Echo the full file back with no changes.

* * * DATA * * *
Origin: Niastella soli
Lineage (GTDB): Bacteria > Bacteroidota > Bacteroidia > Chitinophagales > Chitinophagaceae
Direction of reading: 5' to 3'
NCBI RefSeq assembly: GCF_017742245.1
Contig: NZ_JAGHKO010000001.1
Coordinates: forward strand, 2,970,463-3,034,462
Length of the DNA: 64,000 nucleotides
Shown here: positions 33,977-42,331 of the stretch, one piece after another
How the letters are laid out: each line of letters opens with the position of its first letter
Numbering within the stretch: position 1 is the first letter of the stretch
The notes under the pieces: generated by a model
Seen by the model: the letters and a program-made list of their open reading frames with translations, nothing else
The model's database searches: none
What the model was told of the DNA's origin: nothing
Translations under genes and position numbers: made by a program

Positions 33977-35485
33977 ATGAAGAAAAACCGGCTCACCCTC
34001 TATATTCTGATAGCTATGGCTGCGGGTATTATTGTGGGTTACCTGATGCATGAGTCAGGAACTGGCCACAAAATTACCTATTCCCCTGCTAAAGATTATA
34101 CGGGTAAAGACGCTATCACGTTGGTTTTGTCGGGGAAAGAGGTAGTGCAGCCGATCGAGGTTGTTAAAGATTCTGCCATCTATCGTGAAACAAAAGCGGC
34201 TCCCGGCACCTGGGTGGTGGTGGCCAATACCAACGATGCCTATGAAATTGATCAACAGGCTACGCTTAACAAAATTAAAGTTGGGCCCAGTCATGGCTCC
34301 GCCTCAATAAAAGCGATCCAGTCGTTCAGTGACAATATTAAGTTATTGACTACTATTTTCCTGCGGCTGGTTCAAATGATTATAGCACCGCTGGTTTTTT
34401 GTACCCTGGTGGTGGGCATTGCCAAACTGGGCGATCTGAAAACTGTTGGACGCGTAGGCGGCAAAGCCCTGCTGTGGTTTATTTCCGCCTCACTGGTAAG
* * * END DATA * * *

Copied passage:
Origin: Niastella soli
Lineage (GTDB): Bacteria > Bacteroidota > Bacteroidia > Chitinophagales > Chitinophagaceae
Direction of reading: 5' to 3'
NCBI RefSeq assembly: GCF_017742245.1
Contig: NZ_JAGHKO010000001.1
Coordinates: forward strand, 2,970,463-3,034,462
Length of the DNA: 64,000 nucleotides
Shown here: positions 33,977-42,331 of the stretch, one piece after another
How the letters are laid out: each line of letters opens with the position of its first letter
Numbering within the stretch: position 1 is the first letter of the stretch
The notes under the pieces: generated by a model
Seen by the model: the letters and a program-made list of their open reading frames with translations, nothing else
The model's database searches: none
What the model was told of the DNA's origin: nothing
Translations under genes and position numbers: made by a program

Positions 33977-35485
33977 ATGAAGAAAAACCGGCTCACCCTC
34001 TATATTCTGATAGCTATGGCTGCGGGTATTATTGTGGGTTACCTGATGCATGAGTCAGGAACTGGCCACAAAATTACCTATTCCCCTGCTAAAGATTATA
34101 CGGGTAAAGACGCTATCACGTTGGTTTTGTCGGGGAAAGAGGTAGTGCAGCCGATCGAGGTTGTTAAAGATTCTGCCATCTATCGTGAAACAAAAGCGGC
34201 TCCCGGCACCTGGGTGGTGGTGGCCAATACCAACGATGCCTATGAAATTGATCAACAGGCTACGCTTAACAAAATTAAAGTTGGGCCCAGTCATGGCTCC
34301 GCCTCAATAAAAGCGATCCAGTCGTTCAGTGACAATATTAAGTTATTGACTACTATTTTCCTGCGGCTGGTTCAAATGATTATAGCACCGCTGGTTTTTT
34401 GTACCCTGGTGGTGGGCATTGCCAAACTGGGCGATCTGAAAACTGTTGGACGCGTAGGCGGCAAAGCCCTGCTGTGGTTTATTTCCGCCTCACTGGTAAG